What Do Goat Noises Mean?

When a goat makes noise it typically means that they’re hungry, excited, or happy to see you. However, goats can also make noise if they’re scared, lonely, or hurt. While the tone of a goat’s bleat can signal how extreme the situation is, some goats exaggerate and scream for no reason.

Goats make different noises, largely depending on gender, breed, and personality, but with a tuned ear, you might be able to pick up why they’re crying out. On the other hand, sometimes a goat will mumble when in danger, and scream when hungry. Over time, you’ll become adjusted to these sounds and even understand many of them (such as when they’re saying hi to you!).

How to Keep Goats Quiet

The best way to keep goats quiet is by providing them with their basic needs. Other than that, it’s best not to quiet a goat since bleating is how they communicate and let you know if any danger is nearby. Some goat breeds such as Nubians and Nigerians are louder than others, so choose your breed carefully.

In the end, try not to quiet a goat. Whether it’s loneliness or a coyote, there’s likely a reason they’re crying out.

While goats can be noisy, and can occasionally upset a nearby, cranky neighbor, the good news is that many prefer a small amount of noise from goats compared to leaf blowers, house parties, and barking dogs. Add to that, many goat owners reported that when on the outskirts of their property, goats are much quieter than a barking dog.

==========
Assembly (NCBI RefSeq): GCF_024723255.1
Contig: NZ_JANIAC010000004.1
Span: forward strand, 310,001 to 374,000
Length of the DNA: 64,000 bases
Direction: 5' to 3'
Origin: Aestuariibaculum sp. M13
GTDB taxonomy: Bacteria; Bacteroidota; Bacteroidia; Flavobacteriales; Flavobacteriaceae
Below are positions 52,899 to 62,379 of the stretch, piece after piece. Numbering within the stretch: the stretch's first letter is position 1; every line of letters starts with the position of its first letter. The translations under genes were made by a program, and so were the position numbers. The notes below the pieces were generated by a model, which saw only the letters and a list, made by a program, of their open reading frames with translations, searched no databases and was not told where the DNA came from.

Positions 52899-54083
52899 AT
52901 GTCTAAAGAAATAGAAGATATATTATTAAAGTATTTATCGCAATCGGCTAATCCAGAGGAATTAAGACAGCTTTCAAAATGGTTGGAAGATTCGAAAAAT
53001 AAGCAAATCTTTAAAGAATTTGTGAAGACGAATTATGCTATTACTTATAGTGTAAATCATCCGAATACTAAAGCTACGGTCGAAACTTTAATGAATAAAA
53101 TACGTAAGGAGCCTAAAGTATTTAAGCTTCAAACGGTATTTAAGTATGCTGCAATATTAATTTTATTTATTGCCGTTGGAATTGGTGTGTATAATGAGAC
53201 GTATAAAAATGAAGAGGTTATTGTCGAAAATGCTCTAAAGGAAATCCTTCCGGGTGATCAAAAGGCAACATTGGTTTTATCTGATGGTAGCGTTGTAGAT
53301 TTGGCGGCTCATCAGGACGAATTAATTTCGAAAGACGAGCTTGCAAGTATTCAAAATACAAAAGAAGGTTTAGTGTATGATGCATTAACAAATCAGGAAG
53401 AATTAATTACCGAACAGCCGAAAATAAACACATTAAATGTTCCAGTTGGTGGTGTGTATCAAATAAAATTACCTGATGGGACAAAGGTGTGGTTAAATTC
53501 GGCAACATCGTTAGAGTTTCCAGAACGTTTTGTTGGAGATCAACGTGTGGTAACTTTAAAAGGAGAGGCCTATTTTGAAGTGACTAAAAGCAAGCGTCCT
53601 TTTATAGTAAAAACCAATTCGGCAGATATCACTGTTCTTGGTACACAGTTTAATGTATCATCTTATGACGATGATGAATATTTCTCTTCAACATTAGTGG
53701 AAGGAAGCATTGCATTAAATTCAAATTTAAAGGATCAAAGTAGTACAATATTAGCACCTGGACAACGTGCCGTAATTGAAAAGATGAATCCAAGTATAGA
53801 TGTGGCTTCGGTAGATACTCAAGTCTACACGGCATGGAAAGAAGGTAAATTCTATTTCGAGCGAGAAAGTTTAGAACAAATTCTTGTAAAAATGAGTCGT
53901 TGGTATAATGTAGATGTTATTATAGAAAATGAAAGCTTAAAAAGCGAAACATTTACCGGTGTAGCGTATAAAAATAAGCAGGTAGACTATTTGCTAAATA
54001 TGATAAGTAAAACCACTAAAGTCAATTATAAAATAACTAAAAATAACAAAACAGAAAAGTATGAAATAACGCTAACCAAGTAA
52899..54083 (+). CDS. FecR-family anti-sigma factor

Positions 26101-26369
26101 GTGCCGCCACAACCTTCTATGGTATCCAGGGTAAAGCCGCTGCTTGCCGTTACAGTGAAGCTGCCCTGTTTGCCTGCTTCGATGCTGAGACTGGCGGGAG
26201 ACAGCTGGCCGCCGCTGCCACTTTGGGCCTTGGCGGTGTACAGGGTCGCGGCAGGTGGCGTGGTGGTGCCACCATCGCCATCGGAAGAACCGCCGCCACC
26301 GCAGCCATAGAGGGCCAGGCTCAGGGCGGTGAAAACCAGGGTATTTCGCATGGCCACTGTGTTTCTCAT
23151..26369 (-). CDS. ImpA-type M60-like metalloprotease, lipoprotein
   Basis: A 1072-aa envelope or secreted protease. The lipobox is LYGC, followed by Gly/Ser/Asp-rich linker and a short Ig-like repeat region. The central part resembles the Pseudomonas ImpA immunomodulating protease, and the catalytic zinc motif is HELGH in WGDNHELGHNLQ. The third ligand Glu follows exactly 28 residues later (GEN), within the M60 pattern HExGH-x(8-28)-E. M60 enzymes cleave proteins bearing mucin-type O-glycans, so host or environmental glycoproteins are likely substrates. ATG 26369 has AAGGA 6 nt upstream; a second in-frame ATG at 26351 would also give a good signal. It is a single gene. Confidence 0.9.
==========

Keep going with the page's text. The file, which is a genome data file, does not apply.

Even chickens are known to be noisier than goats (especially if you have a rooster). If you have both chickens and goats, and you get a noise complaint from a neighbor, you can try making peace with them by bribing them with farm-fresh eggs!

In the end, try not to quiet a goat. Whether it’s loneliness or a coyote, there’s likely a reason they’re crying out.

On the other hand, if you’ve done everything you can to make them happy, and they’re still crying out, it’s likely their breed or personality trait that’s encouraging it. In this case, if they’re causing too much noise and getting you in trouble, you likely don’t have many options. While it may be a tough decision, you may have to find another home for it and consider getting a different breed that is generally quieter.

Which Goat Breeds Are the Quietest and Loudest?

Quietest Goat BreedsLoudest Goat Breeds
ToggenburgNubians
LamanachasNigerians
Alpines
Boers

This list of goat breeds is the general consensus of many goat owners. Typically, Toggenburg, Lamanachas, Alpines, and Boers are the quieter goat breeds, while Nubians and Nigerians are known to be the loudest. Of course, this isn’t a rule, as the goat’s personality is also a large factor.

If you haven’t yet purchased goats, or if you’re looking at adding more goats to your herd, keep this list in mind as it can potentially save you a lot of trouble!

To hear the range of sounds a goat can make, check out this video by Rib Ticklers. Note: while there was a “goat screaming” trend several years back, I believe all of these goat sounds are real.

https://www.youtube.com/watch?v=LCFbaZNogQI